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Ingrid Bergman: In Her Own Words (2015)

Jag är Ingrid (original title)
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A captivating look behind the scenes of the remarkable life of a young Swedish girl who became one of the most celebrated actresses of American and World cinema.


2 wins & 3 nominations. See more awards »





Complete credited cast:
... Ingrid Bergman (voice)
... Herself (archive footage)
... Herself
... Himself (archive footage)
... Herself (as Ingrid Rossellini)
... Herself
... Herself
... Herself
... Herself
Jeanine Basinger ... Herself


In spring 2011, director Stig Björkman meets Ingrid Bergman's daughter Isabella Rossellini and she suggests him to "make a film about Mama". Through Isabella, Stig is able to tell Ingrid's story through her own words and images. Seven time Academy Award-nominee and three time Academy Award-winner Ingrid Bergman was one of the most talented actresses of Hollywood's Golden Age with great performances in films such as CASABLANCA (1942), GASLIGHT (1944) and and AUTUMN SONATA (1978). Through never-before-seen private footage, notes, letters, diaries and interviews with her children, this documentary presents a personal portrait and captivating look behind the scenes of the remarkable life of a young Swedish girl who became one of the most celebrated actresses of American and World cinema.

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Release Date:

28 August 2015 (Sweden)  »

Also Known As:

Ingrid Bergman: In Her Own Words  »


Box Office

Opening Weekend USA:

$8,355, 15 November 2015, Limited Release

Gross USA:

$137,927, 16 October 2016
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Company Credits

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Did You Know?


Melinda Kinnaman was the voice of Ingrid Bergman in the English version. See more »


Features Walpurgis Night (1935) See more »

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User Reviews

Ingrid Bergman has always made it so clear that she was able to live other lives, not even her children dared to take on the role of mother.
15 June 2017 | by See all my reviews

Ingrid Bergman: In Her Own Words, through her own title, wishes to give the main idea of ​​the documentary, besides a posthumous tribute made by the person who is alive, her desire is that the central figure (Bergman) Own and pictures too. Such images were, therefore, a confessable passion of the actress, who manifested herself as a child when her father recorded her daughter on a daily basis.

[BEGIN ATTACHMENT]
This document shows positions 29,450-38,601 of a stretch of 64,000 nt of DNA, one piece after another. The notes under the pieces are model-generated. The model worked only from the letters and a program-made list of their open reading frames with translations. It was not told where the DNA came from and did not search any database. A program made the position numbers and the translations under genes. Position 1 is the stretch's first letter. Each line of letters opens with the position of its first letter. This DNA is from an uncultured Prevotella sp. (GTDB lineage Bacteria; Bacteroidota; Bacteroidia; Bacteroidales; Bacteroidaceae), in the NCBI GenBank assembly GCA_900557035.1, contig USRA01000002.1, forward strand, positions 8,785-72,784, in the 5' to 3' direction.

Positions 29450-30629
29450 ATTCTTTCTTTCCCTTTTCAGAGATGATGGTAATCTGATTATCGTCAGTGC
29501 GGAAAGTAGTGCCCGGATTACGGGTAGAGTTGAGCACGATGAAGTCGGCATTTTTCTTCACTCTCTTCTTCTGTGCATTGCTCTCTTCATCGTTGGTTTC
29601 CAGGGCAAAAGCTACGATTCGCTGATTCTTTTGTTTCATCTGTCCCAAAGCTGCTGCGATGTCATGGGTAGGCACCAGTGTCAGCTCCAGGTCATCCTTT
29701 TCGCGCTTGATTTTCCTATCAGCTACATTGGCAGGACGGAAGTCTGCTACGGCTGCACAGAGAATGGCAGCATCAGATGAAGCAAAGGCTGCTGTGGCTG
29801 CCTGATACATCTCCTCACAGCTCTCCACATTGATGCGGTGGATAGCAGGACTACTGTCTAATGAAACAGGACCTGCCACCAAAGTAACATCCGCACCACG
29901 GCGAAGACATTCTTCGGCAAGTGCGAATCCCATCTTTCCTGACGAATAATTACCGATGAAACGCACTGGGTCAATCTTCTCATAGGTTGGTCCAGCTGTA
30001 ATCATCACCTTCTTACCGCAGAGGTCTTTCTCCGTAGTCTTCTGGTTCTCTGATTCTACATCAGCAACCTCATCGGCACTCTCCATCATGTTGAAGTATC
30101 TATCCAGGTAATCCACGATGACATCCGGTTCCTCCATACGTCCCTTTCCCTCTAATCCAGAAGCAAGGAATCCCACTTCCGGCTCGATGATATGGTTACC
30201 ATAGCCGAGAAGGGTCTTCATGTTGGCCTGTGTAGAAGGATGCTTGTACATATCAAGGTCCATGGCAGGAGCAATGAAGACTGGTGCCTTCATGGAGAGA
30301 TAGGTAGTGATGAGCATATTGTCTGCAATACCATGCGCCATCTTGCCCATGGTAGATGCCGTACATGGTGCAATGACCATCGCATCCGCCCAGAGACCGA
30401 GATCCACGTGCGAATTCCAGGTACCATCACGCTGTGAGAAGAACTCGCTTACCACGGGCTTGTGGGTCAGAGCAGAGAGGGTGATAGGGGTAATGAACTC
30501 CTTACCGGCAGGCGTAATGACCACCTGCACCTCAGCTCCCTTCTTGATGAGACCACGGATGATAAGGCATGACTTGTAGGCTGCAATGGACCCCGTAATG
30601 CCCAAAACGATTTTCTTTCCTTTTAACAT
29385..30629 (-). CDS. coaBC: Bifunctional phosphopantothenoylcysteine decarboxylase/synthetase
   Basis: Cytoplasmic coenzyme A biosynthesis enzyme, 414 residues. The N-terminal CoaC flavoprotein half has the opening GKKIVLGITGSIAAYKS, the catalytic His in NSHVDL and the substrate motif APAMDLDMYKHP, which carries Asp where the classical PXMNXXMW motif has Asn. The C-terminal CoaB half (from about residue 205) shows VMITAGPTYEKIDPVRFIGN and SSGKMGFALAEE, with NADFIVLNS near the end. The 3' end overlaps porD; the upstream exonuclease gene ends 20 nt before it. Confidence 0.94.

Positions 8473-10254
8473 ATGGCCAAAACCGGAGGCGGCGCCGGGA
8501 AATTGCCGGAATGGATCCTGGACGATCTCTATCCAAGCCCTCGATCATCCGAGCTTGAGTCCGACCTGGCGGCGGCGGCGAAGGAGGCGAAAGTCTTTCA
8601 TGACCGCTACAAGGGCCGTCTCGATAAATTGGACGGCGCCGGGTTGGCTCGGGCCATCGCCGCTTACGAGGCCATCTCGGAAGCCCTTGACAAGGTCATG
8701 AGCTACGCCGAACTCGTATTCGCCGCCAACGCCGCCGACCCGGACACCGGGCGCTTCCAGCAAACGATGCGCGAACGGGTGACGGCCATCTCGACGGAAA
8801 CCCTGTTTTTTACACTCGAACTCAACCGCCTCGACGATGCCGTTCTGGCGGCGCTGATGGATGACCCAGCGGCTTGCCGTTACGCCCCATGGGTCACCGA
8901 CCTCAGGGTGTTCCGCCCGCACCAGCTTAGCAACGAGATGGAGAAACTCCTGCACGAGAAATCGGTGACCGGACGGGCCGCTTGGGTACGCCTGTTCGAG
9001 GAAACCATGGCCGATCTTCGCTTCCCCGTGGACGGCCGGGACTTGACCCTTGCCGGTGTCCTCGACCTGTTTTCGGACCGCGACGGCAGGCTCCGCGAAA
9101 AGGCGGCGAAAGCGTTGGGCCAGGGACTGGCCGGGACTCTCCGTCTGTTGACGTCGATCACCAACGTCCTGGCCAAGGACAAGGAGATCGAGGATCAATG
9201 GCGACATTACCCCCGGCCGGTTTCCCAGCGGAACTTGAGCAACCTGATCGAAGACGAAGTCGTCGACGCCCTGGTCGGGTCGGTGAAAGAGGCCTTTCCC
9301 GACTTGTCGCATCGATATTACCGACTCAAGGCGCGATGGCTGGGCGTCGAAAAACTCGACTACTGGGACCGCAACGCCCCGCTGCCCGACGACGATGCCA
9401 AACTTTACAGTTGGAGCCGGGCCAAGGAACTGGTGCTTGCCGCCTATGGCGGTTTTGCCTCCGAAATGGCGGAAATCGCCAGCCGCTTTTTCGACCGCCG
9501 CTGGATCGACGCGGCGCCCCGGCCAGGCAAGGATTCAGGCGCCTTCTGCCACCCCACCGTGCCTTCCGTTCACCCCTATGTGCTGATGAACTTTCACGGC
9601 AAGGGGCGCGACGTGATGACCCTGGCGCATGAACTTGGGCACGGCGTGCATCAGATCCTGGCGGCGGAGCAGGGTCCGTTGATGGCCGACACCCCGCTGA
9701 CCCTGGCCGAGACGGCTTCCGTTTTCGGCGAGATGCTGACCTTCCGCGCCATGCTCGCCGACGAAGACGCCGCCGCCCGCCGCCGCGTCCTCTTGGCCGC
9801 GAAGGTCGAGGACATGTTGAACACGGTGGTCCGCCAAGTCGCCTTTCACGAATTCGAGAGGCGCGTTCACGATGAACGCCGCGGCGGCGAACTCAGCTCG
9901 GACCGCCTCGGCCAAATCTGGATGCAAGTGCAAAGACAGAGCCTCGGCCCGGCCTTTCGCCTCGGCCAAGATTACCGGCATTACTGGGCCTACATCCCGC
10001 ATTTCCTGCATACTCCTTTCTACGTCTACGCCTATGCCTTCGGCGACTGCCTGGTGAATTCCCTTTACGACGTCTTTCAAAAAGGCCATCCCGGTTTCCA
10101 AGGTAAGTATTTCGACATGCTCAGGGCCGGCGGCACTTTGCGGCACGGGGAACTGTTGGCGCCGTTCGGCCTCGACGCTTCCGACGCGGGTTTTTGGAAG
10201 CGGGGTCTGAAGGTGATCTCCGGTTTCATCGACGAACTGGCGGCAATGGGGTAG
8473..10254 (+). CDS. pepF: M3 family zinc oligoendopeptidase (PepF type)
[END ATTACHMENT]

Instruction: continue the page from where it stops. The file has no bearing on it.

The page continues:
After her father's death, Ingrid continued the records on her own, altering only the order of her captures, it was she, who now assumed the records of various moments and of the various people she met in her life.

Directed by the Swedish Stig Björkman, the documentary partially fulfills its promise, and the reason is soon unattainable, since without the presence of Bergman to talk about his life and also by the focus that the actress directed his letters and his diary, almost was little About his career, about his work and what causes a certain astonishment, since this was notoriously his greatest pleasure and where he felt happier. His records were largely concerned with the death of his mother and his brothers at an early age, and of the only figure he had left, but also of his father. Then his records are focused on the love life followed by the life of the four children, these being, figures that add a great part and time in the writing of the actress.

Thus Bergman's words presented through a rich collection of images and home movies, is the strongest and most interesting element of the documentary, which extracts through interviews, archives and diaries of the Swedish star, the voice (own) Of the figure-character.

The lack of any significant research on performance styles is appreciably felt, particularly due to the very different methods of its principal directors: George Cukor, Alfred Hitchcock, Robert Rossellini, Jean Renoir, Stanley Donen, Ingmar Bergman. There is some slight personality analysis - she was led, she was shy, "love came through the lens of the camera," she was brave - and the four children painted an attractive portrait of her largely absent mother. However, the psychological depth, Bjorkman, maker of documentaries like "Ingmar Bergman" and "Lars von Trier", barely goes beyond the level of a portrait of the Channel Biography. As such, Bergman is actually very difficult to read, and we are drawn to it even more because of it.

With so much reference material at his disposal, Björkman can not overcome this mystery entirely, but what he does quite elegantly is to explore the mixed feelings of these four surviving children, all of which make it clear how fun it was and also give Light for the mother's felt absence at the desire of the actress in love with the craft.

Perhaps there is nothing radically new to those with some knowledge of Ingrid Bergman's story of many other biographical TV portraits, but this is still a worthy door-to-call for all the curious about one of the greatest icons of cinema.

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